Our first leg ... to Cape May, NJ, about 240 miles and a schedule of 30 straight hours on one course. The fact that we had a storm off coast didn't stop us at all ... we had "stabilizers."
Deliveries are always fun with Captain Paul as anything can happen ...and usually does. This time it started with Captain Paul's simple request just off Block Island for a cup of tea. I couldn't get the gas stove to light ... it had electronic ignition ... so I started the 15 kW Westerbeke generator to get 110V and after 20 minutes of turning tanks and switches and safety valves on without a hint of flame ... I decided to use the microwave ... one minute into the cycle the genset cut out from overheating ... which the remote heat gauge in the wheel house hadn't registered.
We were facing nearly 30 hours of no hot coffee or tea, but frozen Lite Cuisine entrees (one every four hours keeps you from getting hungry). Sure a simple impeller was all that was needed ... but where to find it on a 50 ft trawler ... definitely not in the engine room. Phoned the owner ... "settee main saloon starboard under the cushions." Sounded great ... even though we were trashing through some heavy waves and had to use two hands to keep from banging into everything.
Found the wrong impeller ... then the right impeller ... no gasket ... no Formagasket ... just two dozen other gaskets that didn't even look close but with which we probably could have rebuilt the engine (if we had a real mechanic aboard). Back into the engine room with the nice clean workbench and a vice and a roaring diesel at cruising speed.
Clamped the wrong gasket in the vice and used a gourmet kitchen knife to slice the right size hole ... quarter inch at a time. Genset started right up and ran cool which solved our microwave problems. We arrived at Cape May after dark. All the marinas were closed but the bright Texaco Star at the fuel dock beckoned. We coasted in touching bottom mud lightly only once and tied up for the night ... naturally, no one was there.
Nearly light enough to see and very early Saturday ... this time about 5 a.m. ... we cast off for the inland waterway ... heading up the Delaware to go through the canal to the upper Chesapeake. Just one hour out of Ft. May engine revs started to drop and we switched to the port fuel tank. About an hour later engine revs started to drop again.
A quick check of the chart showed us plenty of space down wind and east of the busy channel, and I started a quick course out of the channel. The engine died nicely about 100 yards out of the channel ... just as some wise ass giant tanker decided to hug the channel edge and blast past us. I waved a special salute, both hands. We drifted a nice safe half mile and put the anchor down in 22 ft. Captain Paul was muttering something about all he ever got to do was change dirty filters on deliveries.
We had spotted fuel filters under the salon settees in our search for the impeller. Only one problem ... the Racor filters turned out to be the wrong size ... they were for the "Fuel Polishing System." So we try to clean the dirty engine filer ... put it back ... motor runs for 2 minutes and dies. Do that twice. Captain Paul tries to call Sea Tow (owner has contract) on channel 16. No answer.
We call the Coast Guard ... say where we are and ask them to call Sea Tow. They tell us to put life jackets on and want to come out to assist us. We are in inland waters, out of the channel, and well anchored. Captain Paul says "Negative, Negative ... just please call Sea Tow for us." Meantime, we see this tremendous "water spout" up north and looking like it is headed directly for us. By the time Sea Tow brings us the filter (two hours) the "water spout" is gone ... and we are feeling good. New filter in and primed ... runs two minutes and dies. Do that twice. So OK, Sea Tow gets to earn its bread and tow us in. (We get to see the "water spout" up close later.)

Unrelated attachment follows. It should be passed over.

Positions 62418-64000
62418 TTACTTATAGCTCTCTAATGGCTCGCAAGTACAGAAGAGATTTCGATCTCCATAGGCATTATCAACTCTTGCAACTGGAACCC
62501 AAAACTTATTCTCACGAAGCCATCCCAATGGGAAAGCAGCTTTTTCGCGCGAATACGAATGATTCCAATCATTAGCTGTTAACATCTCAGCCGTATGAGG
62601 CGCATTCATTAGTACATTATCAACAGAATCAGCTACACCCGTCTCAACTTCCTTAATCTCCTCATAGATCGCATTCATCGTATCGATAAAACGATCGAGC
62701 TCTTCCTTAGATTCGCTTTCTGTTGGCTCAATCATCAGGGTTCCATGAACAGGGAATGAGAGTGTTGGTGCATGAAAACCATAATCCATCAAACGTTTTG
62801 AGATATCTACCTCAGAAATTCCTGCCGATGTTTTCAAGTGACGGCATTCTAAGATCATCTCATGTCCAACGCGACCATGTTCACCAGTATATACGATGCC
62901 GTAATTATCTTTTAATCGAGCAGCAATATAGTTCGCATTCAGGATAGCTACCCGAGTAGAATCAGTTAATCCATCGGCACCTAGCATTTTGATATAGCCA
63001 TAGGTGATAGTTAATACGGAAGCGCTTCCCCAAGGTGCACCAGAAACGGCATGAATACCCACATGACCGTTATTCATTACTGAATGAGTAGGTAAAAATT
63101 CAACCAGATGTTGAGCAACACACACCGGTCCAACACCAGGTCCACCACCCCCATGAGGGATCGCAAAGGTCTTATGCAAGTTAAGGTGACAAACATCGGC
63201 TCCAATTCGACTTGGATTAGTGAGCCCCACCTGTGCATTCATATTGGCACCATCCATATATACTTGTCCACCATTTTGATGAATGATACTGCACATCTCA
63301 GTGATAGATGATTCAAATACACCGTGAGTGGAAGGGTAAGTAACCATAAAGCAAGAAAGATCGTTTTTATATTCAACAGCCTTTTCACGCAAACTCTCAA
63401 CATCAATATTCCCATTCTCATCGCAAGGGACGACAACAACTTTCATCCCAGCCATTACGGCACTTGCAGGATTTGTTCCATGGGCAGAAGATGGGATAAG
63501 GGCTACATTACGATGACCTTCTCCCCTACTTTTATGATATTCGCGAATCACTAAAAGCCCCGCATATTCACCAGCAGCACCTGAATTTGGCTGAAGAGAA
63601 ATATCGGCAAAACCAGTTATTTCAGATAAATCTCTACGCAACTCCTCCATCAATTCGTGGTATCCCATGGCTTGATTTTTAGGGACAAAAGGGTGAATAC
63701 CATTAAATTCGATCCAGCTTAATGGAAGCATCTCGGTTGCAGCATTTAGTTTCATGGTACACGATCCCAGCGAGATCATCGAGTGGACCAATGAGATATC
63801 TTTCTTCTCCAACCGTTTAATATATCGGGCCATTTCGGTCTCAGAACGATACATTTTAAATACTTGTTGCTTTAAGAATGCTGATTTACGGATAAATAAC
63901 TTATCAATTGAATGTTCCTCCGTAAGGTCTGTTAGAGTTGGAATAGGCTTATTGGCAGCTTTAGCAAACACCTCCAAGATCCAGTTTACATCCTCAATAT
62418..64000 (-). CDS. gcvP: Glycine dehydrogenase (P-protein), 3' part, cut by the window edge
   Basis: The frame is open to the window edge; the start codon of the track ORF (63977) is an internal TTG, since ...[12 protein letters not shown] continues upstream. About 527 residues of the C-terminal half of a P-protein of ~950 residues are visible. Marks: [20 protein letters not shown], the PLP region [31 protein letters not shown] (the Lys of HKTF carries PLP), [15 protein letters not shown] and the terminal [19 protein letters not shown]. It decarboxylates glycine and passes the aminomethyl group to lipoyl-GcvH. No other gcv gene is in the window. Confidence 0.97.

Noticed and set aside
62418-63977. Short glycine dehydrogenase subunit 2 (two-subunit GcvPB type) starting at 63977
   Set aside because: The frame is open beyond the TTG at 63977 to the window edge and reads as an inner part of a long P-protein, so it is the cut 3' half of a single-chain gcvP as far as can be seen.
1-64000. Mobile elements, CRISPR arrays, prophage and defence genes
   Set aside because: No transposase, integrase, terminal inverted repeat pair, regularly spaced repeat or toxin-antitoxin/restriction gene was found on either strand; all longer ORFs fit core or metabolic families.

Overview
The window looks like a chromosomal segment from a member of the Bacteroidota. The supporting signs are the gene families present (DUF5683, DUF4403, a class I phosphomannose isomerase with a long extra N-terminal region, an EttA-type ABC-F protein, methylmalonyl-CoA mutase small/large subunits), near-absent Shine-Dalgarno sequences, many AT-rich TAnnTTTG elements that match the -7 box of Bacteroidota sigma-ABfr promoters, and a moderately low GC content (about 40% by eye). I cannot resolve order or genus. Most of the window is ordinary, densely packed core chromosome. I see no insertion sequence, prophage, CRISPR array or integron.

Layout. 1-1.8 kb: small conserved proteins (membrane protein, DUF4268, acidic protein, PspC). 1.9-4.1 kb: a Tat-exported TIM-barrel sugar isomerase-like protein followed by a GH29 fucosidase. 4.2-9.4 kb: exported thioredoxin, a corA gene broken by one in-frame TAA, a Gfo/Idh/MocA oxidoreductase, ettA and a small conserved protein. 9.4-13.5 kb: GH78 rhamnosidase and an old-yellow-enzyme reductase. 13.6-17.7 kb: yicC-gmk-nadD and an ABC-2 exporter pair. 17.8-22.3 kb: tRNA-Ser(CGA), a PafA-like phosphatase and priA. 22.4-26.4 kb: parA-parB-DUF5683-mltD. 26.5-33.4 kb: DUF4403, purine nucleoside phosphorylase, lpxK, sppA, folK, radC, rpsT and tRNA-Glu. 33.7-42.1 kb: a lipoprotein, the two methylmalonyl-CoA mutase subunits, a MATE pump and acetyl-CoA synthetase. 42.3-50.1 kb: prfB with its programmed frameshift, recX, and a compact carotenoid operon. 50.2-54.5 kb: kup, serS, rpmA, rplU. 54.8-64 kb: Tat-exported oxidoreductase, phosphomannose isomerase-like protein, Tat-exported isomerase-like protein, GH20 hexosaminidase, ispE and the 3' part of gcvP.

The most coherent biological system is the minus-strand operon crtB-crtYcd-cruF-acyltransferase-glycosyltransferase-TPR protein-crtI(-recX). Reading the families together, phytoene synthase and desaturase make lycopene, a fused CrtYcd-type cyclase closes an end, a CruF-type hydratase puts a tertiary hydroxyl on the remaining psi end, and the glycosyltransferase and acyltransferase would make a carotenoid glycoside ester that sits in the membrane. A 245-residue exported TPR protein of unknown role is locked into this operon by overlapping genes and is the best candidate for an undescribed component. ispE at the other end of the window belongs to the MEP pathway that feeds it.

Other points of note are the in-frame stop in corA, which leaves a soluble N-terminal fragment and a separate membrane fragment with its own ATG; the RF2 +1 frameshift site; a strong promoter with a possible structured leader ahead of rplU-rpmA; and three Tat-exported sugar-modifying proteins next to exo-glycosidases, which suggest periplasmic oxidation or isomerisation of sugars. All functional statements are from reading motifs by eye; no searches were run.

One problem ... the electric anchor winch won't work. Plenty of heavy chain and anchor down and no manual override with about 20 kts of wind digging us in (36 ton trawler with lots of windage if you will remember). We are going to have to pull the anchor in by hand. Sea Tow sets up a bridle and starts to tow us forward just enough to take the tension off the chain ... and the two of us on the bow manage to start pulling chain in about 6 in. at a time and in synch with the wave action.
Just over 30 minutes later the anchor and chain are secured and we are on our way. We arrive at a little marina in a one marina town at 4 p.m. Saturday. The mechanic is there waiting for us (called in at time and a half) ... another new filter, primed, runs two minutes, dies. We try that twice. Captain Paul is now getting a little steamed. It looks like we have a real blockage in the port tank so he decides to pump the fuel from the port tank to the starboard tank. That doesn't work either.
The port fuel tank has a plastic sight tube running vertically along side the tank that indicates the tank is nearly full! But wait ... at the bottom and top of the tube are Shut Offs! And someone has closed the shut off at the bottom of the tube leaving fuel in the tube but not in the tank. We are completely out of diesel!!! Even though the owner carefully explained how full the tank was and showed us the great sight tube full of fuel!!! 400 gallons of diesel, the anchor winch reconnected to a spare switch, and a bill to kill a horse later ... it was too dark to continue. So we stayed overnight.
The water spout close up turned out to be an atomic energy plant using its cooling towers.
The mechanic felt so bad for us he drove us into a nearby town to have a great prime rib dinner with us at our expense. Needless to say the rest of the trip was uneventful. As Captain Paul said it, "just another simple delivery!"
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